The hardest part, often, is the hug. A lot of times I'm still angry. And there's this part of me that thinks if I hug him, if I'm nice to him, then I'm negating all the anger. I'm telling him that I'm NOT upset with him anymore, which means whatever he did wasn't THAT big a deal. It cancels out the time out. It means I'm okay with him acting like a little twerp.
Now is that logical? I don't think so, though it's hard for me to come to that conclusion. I know a lot of you probably think that's a horrible thing to say. I am nervous to write it. But it's true. I don't want to stop being angry.
But for Jack, that hug is... lifesaving. Somehow. And if I don't immediately offer it, if I don't mention it, he will. "Hug, Mommy," he reminds me. And it melts both of us. I don't want to melt. I want to be mad. But he melts me, softens me, reminds me that he is Three, that I am the Grown Up, that not holding his sweatshirt and not eating his lunch and not picking up his toys and not coming here when I tell him to does not own me, does not steal my joy.
I tried to remind myself of these things in the car. I hadn't followed protocol. There was no time out, no hug. Jack was obviously chastened. I was still angry. But I looked at him in the rearview mirror and I said, "Jack, I'm sorry I was so angry with you." I told him that I get upset when he doesn't listen to me, but I shouldn't have yelled at him like that. I was sorry. He didn't say anything. I thought: why are you talking to a three-year-old like he's thirty-three?
We had a great morning. My sister was awesome. Sometimes I feel like I'm the only one taking care of everyone else, but she and her husband totally entertained the kids, and afterwards we went to their apartment where she made the kids lunch while I discussed a post-Christmas siblings Vegas trip with my BIL. We went home, Molly took her nap and Jack played a little computer and then took his own nap. When he woke up, earlier than Molly which is unusual these days, I went into his room and held him for a little while in the rocker. "I love you, Jack," I said. "Even when I'm angry I still love you."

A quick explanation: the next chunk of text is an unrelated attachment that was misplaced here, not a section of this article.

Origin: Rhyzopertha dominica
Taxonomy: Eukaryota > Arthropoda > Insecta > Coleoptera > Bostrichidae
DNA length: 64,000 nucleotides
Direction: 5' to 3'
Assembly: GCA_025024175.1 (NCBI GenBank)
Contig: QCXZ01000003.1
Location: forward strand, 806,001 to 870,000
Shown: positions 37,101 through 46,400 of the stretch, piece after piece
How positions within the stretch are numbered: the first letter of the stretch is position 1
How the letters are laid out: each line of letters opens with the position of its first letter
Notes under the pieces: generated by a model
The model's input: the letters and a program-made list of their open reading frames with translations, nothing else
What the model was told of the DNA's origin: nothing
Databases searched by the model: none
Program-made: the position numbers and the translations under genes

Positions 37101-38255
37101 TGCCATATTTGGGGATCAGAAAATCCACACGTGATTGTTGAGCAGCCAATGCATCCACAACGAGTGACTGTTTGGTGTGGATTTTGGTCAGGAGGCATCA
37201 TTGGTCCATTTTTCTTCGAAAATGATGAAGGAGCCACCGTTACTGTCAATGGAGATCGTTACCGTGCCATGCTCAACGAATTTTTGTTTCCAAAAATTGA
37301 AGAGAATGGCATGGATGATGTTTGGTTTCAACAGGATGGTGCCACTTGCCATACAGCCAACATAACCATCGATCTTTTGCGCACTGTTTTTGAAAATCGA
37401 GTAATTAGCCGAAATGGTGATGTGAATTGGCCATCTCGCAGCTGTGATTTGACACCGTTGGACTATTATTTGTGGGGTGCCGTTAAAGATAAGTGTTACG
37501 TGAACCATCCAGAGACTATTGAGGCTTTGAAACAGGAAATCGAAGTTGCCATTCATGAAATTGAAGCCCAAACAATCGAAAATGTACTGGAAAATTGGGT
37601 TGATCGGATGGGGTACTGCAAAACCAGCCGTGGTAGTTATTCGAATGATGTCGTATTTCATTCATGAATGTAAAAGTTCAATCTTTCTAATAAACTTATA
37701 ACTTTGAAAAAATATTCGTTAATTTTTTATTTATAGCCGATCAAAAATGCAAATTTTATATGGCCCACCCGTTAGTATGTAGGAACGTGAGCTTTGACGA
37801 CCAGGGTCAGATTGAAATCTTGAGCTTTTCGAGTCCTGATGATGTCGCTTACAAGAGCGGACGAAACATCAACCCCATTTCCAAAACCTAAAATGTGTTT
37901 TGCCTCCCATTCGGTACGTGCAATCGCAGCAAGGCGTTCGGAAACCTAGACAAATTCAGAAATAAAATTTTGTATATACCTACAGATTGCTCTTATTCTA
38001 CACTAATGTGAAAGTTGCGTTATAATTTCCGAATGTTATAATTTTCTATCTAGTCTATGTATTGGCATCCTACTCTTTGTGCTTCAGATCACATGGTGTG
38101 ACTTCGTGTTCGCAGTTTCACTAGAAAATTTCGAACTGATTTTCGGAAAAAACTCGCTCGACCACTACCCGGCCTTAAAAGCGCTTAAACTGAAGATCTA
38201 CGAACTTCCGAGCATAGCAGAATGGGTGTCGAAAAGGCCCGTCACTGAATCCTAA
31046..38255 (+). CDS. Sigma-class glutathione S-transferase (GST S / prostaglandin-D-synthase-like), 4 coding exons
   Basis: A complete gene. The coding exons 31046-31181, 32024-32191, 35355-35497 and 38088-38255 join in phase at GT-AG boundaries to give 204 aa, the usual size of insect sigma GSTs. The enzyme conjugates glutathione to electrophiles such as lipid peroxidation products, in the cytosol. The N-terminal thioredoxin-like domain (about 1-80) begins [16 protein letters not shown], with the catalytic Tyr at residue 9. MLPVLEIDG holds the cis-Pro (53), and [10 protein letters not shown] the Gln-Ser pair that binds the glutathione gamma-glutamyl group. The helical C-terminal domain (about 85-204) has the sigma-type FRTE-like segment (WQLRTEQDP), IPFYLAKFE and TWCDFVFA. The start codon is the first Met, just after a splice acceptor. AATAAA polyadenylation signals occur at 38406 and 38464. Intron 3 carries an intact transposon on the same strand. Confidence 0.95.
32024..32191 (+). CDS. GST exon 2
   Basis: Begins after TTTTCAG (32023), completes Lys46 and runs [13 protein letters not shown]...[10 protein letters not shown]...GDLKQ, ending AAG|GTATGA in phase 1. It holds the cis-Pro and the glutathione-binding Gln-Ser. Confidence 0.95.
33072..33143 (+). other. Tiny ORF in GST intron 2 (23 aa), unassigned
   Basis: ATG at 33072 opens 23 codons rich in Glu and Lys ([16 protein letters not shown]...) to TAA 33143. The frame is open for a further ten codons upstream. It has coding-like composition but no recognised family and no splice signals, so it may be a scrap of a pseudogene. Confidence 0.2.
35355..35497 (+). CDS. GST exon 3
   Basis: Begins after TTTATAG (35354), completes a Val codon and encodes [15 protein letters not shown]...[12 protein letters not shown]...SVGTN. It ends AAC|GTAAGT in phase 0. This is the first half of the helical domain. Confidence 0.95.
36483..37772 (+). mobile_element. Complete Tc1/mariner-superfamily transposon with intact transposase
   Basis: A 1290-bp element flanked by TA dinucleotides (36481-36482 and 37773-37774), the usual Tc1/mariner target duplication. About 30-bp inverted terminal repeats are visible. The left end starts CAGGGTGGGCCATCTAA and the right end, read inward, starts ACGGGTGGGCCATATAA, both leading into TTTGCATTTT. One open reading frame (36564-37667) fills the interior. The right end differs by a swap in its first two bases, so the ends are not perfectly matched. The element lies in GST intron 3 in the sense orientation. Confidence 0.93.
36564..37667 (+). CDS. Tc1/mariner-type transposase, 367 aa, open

And he said, "But it's okay Mommy, you said you sorry in the car."
Oh you guys, sometimes I think he's this big kid who's only out to get to me, ruin nap time, make me miserable by the time his dad gets home. He only wants to do what he wants to do. So many times I try to get him to answer a stupid question and he responds with, "I talking to YOU" meaning, I better answer HIS question. And I'm all, excuse me, YOU ARE THREE. How in the world do you have control over ME?
But I'm the one with the hugs and kisses and I love yous and when I offer these in abundance I receive in abundance. I do. Sometimes it's even the fastest, best way to stop the sassy bratty talk-backy twerpiness - if only I wasn't too angry to offer it. At night after his dad puts him to bed he often whines until, completely frustrated, I march into his room and demand to know what his deal is. And he just wants me to lie down with him for a little bit.
Sometimes I argue with him. He just doesn't want to go to bed. He can't manipulate ME.
Other times I'm too tired. I lay down.
I rub his back, kiss his forehead, tell him how sweet and handsome he is, tell him he is my favorite boy. A few minutes of this and I say, "Okay, Mommy's going to go now" and he'll sit up and throw his arms around me, kiss me, say "I love you Mommy, you're the best Mommy" and go right to sleep.